Quiksilver’s Rating Cut

B.Riley & Co. forecast that sales will be weak for the Back-to-School season, and an analyst for the Los Angeles–based financial-services company cut his rating for Quiksilver Inc. from “buy” to “neutral.”

“Without mincing words, the environment for apparel retailing in the youth segment fell off a cliff in July,” B. Riley’s Jeff Van Sinderen wrote in an Aug. 12 research note. He also noted that there’s been a lack of compelling merchandise and much of Quiksilver’s product is on discount rather than full-price, which could cut into the company’s profits. Van Sinderen said that Quiksilver’s core brands—Roxy, DC and Quiksilver—continue to hold “tremendous value.”

The Back-to-School season also was forecast to decline by a National Retail Federation survey that was released on July 18. Families with school-age children will spend an average of $634.78 on apparel, shoes and supplies, compared with $688.62 spent on Back-to-School in 2012.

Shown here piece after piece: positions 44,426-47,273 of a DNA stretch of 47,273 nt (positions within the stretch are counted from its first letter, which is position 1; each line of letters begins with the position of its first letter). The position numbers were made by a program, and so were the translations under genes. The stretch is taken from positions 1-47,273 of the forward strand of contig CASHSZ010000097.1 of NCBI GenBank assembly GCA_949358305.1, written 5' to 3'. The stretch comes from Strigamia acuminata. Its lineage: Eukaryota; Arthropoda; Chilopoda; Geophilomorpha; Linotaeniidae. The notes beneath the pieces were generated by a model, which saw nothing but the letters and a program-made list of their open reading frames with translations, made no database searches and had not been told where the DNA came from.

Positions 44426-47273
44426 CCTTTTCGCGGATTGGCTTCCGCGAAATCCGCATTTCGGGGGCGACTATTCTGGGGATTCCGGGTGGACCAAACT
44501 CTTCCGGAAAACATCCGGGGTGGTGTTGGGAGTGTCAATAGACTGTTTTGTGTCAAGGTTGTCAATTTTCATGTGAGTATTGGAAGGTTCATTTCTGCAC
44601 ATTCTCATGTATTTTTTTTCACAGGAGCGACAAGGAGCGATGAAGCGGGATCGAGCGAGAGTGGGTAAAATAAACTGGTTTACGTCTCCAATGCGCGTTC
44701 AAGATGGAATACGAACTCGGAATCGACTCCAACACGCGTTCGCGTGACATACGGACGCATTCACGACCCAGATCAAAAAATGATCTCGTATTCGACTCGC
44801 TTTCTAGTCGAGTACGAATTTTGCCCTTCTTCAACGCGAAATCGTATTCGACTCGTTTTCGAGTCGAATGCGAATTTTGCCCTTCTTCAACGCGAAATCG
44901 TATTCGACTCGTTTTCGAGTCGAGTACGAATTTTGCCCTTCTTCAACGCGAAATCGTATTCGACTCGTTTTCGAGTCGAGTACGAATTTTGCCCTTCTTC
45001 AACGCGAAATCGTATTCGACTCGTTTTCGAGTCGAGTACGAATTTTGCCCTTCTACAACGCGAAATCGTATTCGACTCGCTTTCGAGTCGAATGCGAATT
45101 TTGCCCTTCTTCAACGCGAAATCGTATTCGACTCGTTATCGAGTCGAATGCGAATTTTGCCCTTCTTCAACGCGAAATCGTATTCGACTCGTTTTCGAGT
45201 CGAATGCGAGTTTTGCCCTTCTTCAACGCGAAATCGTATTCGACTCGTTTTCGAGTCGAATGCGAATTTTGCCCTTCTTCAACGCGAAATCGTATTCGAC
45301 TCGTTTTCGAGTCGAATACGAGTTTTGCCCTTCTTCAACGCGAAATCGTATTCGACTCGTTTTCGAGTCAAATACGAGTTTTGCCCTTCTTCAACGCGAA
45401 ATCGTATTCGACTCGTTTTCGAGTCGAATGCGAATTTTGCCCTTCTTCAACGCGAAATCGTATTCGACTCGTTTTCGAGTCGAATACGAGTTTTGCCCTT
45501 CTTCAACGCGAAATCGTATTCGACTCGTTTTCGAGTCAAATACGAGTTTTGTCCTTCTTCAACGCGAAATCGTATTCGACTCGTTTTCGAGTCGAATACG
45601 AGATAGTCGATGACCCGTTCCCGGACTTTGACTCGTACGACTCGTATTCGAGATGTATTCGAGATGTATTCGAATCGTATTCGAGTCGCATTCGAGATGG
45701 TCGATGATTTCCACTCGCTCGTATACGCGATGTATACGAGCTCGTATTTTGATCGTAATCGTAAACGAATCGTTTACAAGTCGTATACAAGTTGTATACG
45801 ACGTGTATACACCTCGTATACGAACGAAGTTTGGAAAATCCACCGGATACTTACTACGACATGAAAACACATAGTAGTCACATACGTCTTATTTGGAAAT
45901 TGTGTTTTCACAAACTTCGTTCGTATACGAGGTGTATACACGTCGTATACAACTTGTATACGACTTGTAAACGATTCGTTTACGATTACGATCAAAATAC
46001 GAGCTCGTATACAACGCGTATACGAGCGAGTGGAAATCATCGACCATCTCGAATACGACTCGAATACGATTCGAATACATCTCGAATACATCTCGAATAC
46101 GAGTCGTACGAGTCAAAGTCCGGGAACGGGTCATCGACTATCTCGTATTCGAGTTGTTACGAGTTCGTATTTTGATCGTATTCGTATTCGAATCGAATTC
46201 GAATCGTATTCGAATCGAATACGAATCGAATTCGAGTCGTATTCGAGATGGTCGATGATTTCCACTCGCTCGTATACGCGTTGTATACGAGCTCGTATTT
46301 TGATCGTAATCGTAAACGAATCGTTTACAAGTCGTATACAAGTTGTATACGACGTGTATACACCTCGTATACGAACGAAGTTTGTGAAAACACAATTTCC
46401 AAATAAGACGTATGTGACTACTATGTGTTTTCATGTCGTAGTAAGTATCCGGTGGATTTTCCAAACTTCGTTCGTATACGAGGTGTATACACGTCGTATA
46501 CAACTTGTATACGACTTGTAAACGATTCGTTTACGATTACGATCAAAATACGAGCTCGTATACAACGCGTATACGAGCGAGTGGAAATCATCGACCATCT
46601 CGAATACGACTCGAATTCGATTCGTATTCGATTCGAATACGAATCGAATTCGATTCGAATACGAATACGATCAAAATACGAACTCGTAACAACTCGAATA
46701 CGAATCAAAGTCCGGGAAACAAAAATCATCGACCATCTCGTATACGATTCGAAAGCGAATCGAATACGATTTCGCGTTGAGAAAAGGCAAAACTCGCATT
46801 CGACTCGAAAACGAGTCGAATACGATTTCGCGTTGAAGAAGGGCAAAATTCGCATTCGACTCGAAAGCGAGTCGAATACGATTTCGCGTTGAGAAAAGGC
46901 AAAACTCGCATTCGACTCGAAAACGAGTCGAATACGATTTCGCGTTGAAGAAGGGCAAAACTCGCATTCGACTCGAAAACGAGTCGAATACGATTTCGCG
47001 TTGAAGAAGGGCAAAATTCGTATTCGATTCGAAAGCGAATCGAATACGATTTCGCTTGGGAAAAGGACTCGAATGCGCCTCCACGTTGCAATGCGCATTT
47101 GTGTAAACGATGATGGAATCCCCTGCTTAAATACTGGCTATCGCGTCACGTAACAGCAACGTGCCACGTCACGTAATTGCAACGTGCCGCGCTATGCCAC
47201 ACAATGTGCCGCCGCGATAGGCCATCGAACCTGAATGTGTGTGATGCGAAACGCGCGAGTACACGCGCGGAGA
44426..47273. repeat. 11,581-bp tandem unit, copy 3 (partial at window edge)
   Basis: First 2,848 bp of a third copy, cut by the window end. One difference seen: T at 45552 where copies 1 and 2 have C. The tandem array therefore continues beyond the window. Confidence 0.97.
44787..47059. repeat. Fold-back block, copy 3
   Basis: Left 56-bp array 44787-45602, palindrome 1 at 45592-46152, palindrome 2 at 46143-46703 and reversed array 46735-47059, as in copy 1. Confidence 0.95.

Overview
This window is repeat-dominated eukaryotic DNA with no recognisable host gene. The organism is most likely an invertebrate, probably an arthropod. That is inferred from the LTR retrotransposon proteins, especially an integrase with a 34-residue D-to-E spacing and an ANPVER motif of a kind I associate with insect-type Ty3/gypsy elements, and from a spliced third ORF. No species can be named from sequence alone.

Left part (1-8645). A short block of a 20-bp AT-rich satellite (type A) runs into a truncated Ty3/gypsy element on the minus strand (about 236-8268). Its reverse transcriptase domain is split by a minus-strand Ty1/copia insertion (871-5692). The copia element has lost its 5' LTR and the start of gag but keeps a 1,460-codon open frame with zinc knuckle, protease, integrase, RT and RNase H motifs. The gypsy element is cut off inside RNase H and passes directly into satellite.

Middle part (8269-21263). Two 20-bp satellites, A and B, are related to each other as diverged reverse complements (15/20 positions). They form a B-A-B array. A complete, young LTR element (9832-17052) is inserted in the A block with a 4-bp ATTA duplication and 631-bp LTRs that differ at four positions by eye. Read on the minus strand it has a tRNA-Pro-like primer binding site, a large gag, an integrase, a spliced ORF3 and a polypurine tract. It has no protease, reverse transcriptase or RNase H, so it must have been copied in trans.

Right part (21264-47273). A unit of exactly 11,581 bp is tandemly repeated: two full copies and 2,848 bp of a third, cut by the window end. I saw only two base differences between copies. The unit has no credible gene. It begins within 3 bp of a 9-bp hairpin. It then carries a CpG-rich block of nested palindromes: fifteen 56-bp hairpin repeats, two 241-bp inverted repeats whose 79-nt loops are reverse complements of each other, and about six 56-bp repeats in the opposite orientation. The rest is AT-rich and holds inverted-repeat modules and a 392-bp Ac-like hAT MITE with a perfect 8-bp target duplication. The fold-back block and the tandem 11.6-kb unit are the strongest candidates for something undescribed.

Quiksilver’s stock price declined 1.41 percent to $5.61 per share on the New York Stock Exchange a day after its B.Riley rating had been cut.

B.Riley’s downgrade arrived a couple of months after an ambitious profit-improvement plan was announced by Andy Mooney, Quiksilver’s president and chief executive officer, who was hired in January. He believes that the plan will increase profits by improving the company’s supply chain, boosting e-commerce efforts and making the brand more prominent in emerging markets. Mooney said the plan will bear fruit in 2016 and possibly save Quiksilver $150 million.